The Land and Environment Court in Växjö rendered a judgement earlier this week which is of fundamental interest for the possibilities to establish large-scale solar cell plants in Sweden. The company in question, which earlier has been stopped by the County Administrative Board, is now given the opportunity to establish the 232 hectare solar power plant they have planned for in the municipality of Helsingborg. The facility includes around 250 000 solar cell panels and is estimated to produce 175 GWh per year – a contribution of renewable energy equal to the yearly consumption of household electricity for over 8 500 households.
The interest in ground mounted solar cell plants has increased greatly over the last years in Sweden. However, the plans for large-scale establishments with extensive energy production run the risk of encountering obstacles when different interests shall be valued as large areas of land are being claimed. This conflict is particularly present in the south of Sweden where many areas are high class agricultural land of national interest.
The Environmental Code, chapter 3, section 4 states that usable agricultural land can be claimed for buildings or other establishments only if it is needed to meet a significant public interest that cannot be met in a satisfactory way from a public point of view through claiming another area. The legislative history gives that the regulation shall be applied to situations when agricultural land is permanently taken out of biological production. The County Administrative Board in Skåne considered due to this the 232 hectare solar power plant an inappropriate use of land and decided to prohibit the establishment – a decision that was later appealed by the company.
The company demanded that the court should annul the decision and argued that the planned establishment would not lead to agricultural land being permanently taken out of production. On the contrary the company referred to the possibilities of combining agriculture and solar energy production in the same place through different sorts of cultivation or grazing, which according to the company also gives positive effects for absorption of carbon dioxide and biodiversity. The company also stated that the facility is meant to be operated around 30 years because of the solar cell panels limited lifespan and that the land thereafter can be restored for conventional agricultural use. Due to this the establishment constitutes a temporary, rather than permanent, claim of the land in question. In addition it would mean a strong contribution of renewable energy, which both according to earlier court practice and the increasing need for electricity constitutes a significant public interest.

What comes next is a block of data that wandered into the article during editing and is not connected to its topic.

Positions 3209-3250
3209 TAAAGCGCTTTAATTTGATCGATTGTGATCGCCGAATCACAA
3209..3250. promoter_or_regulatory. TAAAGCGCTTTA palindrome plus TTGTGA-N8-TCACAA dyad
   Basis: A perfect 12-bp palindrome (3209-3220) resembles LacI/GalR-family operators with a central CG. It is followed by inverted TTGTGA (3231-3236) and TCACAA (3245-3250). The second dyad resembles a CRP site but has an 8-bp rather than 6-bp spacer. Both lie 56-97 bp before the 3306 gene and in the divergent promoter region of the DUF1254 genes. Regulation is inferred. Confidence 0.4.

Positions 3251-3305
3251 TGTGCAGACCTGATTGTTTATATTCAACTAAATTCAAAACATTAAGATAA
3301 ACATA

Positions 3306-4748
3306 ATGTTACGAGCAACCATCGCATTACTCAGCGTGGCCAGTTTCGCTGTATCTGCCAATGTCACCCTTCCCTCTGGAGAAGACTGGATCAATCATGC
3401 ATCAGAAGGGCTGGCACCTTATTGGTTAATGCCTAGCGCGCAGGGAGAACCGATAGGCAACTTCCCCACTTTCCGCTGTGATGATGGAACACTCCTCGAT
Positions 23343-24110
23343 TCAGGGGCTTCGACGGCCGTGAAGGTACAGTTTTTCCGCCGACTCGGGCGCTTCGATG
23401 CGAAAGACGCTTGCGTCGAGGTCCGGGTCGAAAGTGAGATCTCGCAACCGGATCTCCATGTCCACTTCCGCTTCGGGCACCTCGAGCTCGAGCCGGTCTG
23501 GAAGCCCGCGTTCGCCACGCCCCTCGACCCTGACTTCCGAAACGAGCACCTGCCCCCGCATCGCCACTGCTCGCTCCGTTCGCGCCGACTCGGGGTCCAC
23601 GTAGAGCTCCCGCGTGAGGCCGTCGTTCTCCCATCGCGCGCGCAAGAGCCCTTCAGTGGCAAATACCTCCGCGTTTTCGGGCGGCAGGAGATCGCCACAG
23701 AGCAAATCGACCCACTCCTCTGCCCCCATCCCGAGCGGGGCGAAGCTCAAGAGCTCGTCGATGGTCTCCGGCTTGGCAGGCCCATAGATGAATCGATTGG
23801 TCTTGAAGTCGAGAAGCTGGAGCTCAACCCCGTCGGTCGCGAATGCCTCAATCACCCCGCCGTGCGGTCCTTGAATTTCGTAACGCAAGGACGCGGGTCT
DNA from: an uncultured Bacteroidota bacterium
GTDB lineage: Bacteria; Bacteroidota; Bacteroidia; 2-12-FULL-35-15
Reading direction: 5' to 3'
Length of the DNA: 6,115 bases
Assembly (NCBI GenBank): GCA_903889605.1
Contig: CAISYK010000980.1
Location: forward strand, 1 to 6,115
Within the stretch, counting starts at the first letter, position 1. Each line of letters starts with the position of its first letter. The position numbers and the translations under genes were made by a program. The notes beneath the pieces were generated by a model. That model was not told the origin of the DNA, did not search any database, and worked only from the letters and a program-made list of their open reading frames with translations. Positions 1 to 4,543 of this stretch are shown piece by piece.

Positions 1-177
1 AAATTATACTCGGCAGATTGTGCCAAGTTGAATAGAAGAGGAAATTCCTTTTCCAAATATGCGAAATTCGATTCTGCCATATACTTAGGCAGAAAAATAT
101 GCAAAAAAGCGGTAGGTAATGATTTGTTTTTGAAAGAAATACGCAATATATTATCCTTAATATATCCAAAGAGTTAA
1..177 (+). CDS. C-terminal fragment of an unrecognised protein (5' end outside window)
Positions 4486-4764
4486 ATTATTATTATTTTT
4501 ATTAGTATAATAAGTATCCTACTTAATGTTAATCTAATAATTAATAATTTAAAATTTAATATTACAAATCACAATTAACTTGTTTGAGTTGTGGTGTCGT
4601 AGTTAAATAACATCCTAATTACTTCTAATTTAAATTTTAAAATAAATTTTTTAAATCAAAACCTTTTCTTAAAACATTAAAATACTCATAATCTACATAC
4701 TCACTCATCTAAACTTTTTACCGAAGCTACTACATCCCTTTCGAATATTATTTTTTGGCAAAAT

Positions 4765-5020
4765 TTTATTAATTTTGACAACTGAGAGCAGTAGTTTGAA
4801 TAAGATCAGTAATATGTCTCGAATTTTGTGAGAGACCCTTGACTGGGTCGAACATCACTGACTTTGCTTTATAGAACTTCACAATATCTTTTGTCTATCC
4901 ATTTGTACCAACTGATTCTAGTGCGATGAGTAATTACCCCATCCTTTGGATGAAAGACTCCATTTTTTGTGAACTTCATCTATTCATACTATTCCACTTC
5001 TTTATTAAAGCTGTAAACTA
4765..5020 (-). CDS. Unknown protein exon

The court’s decision
The court starts off by stating that the establishment of a solar cell plant is not covered by the permit or report obligations in the Environmental Code. However, the operation may alter the natural environment and shall therefore be reported for consultation. The consultation process is however not a complete assessment of permissibility but shall refer only to harm to the natural environment. The decision from the County Administrative Board states that the measures taken by the company in protection of the natural environment are sufficient. Even though the term harm on the natural environment has been given a broad meaning in court practice questions regarding usage of agricultural land is outside the County Administrative Board’s scope of application and shall therefore not be considered in this case. The court states that there is no legal possibility for the County Administrative Board to prohibit the solar park within a procedure of consultation solely based on the loss of usable agricultural land and finds no other reasons to prohibit the establishment.
The judgement from the Land and Environment Court is another example of when solar cell parks are first stopped by the County Administrative Board and then allowed in a following judicial proceeding. For another example, please read one of our previously published articles here. This new recent case is of fundamental interest since it involves a very large area in a time where the need for renewable energy is perhaps more substantial than ever. It remains to be seen if the judgement is appealed and what the outcome of a proceeding in the highest court would be. Lindahl’s energy and environment groups pay close attention to the development.